Royal Bank of Scotland (RBS) has rejected accusations that it engineered the collapse of SME clients in order to make a profit.
Speaking to MPs on the Treasury select committee, Derek Sach, head of the bank’s Global Restructuring Group (GRG), defended the bank by saying, “generally [I] do believe we do good overall” and insisting that RBS “would never get any advantage from destroying a customer.”
Last November, the entrepreneur and former government adviser Laurence Tomlinson released a report claiming that RBS had deliberately put some of its SME clients out of business in order to buy up their assets, building up a £3.2bn property portfolio in the process. The controversial portfolio has now been sold.
The bank has also been accused of selling complex loans to small businesses without making clear some of their more onerous financial terms, such as 25% break clauses. Of the 8300 customers sold fixed loans, 550 (15%) have issued complaints, around 300 of which are likely to be upheld, according to RBS.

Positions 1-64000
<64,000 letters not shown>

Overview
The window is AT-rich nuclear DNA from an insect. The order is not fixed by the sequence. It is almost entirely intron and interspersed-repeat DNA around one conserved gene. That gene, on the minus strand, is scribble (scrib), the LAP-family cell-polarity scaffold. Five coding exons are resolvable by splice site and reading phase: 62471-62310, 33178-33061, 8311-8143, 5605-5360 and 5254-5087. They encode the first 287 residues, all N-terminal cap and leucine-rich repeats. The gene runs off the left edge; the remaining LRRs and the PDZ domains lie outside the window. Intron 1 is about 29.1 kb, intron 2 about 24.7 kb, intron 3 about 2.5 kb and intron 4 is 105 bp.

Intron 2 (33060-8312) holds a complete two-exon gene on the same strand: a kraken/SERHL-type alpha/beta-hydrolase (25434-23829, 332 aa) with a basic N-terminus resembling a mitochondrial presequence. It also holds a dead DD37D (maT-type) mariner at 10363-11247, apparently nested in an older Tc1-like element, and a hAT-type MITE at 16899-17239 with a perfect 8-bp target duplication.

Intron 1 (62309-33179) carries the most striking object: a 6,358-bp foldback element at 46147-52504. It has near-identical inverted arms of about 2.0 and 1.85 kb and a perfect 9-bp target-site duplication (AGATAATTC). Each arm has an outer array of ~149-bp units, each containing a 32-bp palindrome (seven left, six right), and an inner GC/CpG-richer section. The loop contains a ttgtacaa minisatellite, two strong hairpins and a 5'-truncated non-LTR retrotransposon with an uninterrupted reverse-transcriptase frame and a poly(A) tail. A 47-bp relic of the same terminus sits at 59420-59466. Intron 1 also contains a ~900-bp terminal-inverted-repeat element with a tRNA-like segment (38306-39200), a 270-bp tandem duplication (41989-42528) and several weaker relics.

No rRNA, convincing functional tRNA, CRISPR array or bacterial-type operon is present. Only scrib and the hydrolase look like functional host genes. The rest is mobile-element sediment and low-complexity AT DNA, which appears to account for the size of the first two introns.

The bank, which is 81% tax-payer owned, is currently under investigation by the Financial Conduct Authority, which has appointed Mazars and the Promontory Financial Group to judge the veracity of Tomlinson’s accusations. Last month, RBS announced that it had been cleared of all allegations by Clifford Chance, the law firm that the bank commissioned to run a parallel investigation into its activities. Whilst Clifford Chance concluded that it could find no evidence of fraud, it did criticise the bank for a lack of transparency and “insensitive, rude or aggressive behaviour” towards clients.
“There can’t be all this smoke without some fire,” Andrew Tyrie, chairman of the Treasury select committee, told the Huffington Post. “There have been widespread concerns about RBS’s lending practices.”